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Signposting vulnerable clients to specialists

This article is part of
Guide to protection and vulnerability

This signposting agreement means that if an insurer or broker cannot offer cover because the client’s age is above their age limit, then they are automatically referred to an alternative provider or to Find Insurance, BIBA’s not-for-profit signposting service.

Health has been addressed too, with work undertaken to help those excluded from protection insurance.

In early 2020, a group of insurers, protection insurance groups, charities and other stakeholders launched a signposting agreement to help people with disabilities or medical conditions to access protection insurance, following the creation of the Access to Insurance Working Group in 2018.

Again, the agreement is for providers to signpost customers they cannot help because of their medical condition or disability, to a company that can.  

As Tom Conner, director at Drewberry, explains: “Where some advisers are ‘tied’ or work from a panel, they might not be able to gain cover for clients with significant medical disclosures. 

“Likewise, if a client goes direct to a provider and applies online it could be declined, where another insurer could offer cover. For these circumstances, BIBA has added protection specialists to its Find Insurance service, and the uptake of this is looking very positive.”

BIBA added protection to the range of insurance offered by the service in January 2020 and by August this year had received 4,500 enquiries.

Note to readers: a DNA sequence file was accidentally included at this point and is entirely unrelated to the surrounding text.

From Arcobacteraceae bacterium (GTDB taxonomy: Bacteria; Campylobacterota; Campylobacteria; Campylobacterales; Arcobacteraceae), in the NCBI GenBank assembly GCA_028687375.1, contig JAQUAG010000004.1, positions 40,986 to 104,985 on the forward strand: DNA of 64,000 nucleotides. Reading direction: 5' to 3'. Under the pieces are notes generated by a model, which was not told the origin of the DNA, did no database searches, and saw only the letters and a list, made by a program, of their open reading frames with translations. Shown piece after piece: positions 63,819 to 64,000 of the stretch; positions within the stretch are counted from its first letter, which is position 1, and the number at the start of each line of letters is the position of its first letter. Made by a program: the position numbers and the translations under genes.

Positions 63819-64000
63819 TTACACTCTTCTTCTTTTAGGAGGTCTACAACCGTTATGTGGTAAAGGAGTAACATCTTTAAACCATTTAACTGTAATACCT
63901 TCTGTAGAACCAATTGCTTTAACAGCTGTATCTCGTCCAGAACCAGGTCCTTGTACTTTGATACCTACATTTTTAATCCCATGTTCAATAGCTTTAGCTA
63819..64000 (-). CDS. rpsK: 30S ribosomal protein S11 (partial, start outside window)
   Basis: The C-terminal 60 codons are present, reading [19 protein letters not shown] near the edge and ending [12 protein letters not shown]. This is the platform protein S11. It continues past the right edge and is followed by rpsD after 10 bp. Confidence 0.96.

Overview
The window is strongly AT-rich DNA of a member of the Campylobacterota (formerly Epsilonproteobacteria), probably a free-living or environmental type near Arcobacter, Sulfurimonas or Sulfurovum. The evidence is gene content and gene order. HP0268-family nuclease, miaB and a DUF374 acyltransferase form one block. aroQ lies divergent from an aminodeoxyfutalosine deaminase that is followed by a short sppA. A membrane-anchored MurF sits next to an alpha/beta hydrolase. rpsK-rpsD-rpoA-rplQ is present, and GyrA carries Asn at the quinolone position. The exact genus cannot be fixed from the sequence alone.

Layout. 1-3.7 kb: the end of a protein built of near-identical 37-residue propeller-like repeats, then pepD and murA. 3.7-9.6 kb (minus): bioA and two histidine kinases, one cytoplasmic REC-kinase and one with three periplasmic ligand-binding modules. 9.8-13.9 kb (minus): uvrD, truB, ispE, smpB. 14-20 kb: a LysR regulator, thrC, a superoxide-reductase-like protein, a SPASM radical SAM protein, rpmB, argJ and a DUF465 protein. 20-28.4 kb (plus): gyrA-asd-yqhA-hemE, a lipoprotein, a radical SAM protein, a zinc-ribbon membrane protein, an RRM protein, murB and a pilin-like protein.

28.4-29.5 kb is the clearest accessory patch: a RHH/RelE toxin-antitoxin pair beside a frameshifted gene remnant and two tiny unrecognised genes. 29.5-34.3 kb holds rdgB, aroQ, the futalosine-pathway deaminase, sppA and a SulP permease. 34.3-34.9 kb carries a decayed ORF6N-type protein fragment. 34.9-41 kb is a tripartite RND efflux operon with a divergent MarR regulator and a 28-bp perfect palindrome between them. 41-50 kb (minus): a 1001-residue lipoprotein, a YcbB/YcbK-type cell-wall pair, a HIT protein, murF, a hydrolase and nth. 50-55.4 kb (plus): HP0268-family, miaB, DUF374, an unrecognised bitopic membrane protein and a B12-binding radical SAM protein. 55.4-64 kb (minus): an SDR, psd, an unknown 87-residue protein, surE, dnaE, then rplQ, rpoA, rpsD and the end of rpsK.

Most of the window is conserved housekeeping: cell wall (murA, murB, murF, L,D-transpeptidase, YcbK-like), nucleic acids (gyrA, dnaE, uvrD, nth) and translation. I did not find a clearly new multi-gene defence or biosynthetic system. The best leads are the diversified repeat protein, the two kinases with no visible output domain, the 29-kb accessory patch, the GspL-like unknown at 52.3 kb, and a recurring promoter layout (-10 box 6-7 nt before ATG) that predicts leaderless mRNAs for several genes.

Tapping into the knowledge of the adviser community can also be useful for advisers seeking to signpost a client, as Kathryn Knowles, managing director at Cura Financial Services, suggests: “To find a specialist firm, the adviser can chat to other firms that they trust to see what they do.

"Also, if the adviser is part of a network, it probably has specialist firms that they can use that have already been vetted.

“A specialist adviser should have had training and extensive experience of working with vulnerable clients."

She adds: "Ultimately, by engaging with a specialist, the client gets the cover that they need and the referring adviser gets a share of the commission that the policy generates, where otherwise there might be none.”

It is not just specialist firms that can help, as Timpson says: “It’s key that we also signpost to charities and specialist services where appropriate, such as Turn2us for welfare benefit and grant entitlement, GriefChat for bereavement and Mental Health UK.”

Knowles takes a similar view: “There are also organisations such as Rethink Mental Illness, the Money and Pensions Service, and Mental Health & Money Advice that advisers can signpost clients to.

"Advisers should have numbers for the Samaritans and emergency services to hand, too.” 

She adds: “Another step that firms could take is to install accessibility software like Recite Me on their websites (this allows web users to customise websites according to their needs and preferences, including people with dyslexia, the visually impaired and the neurodiverse).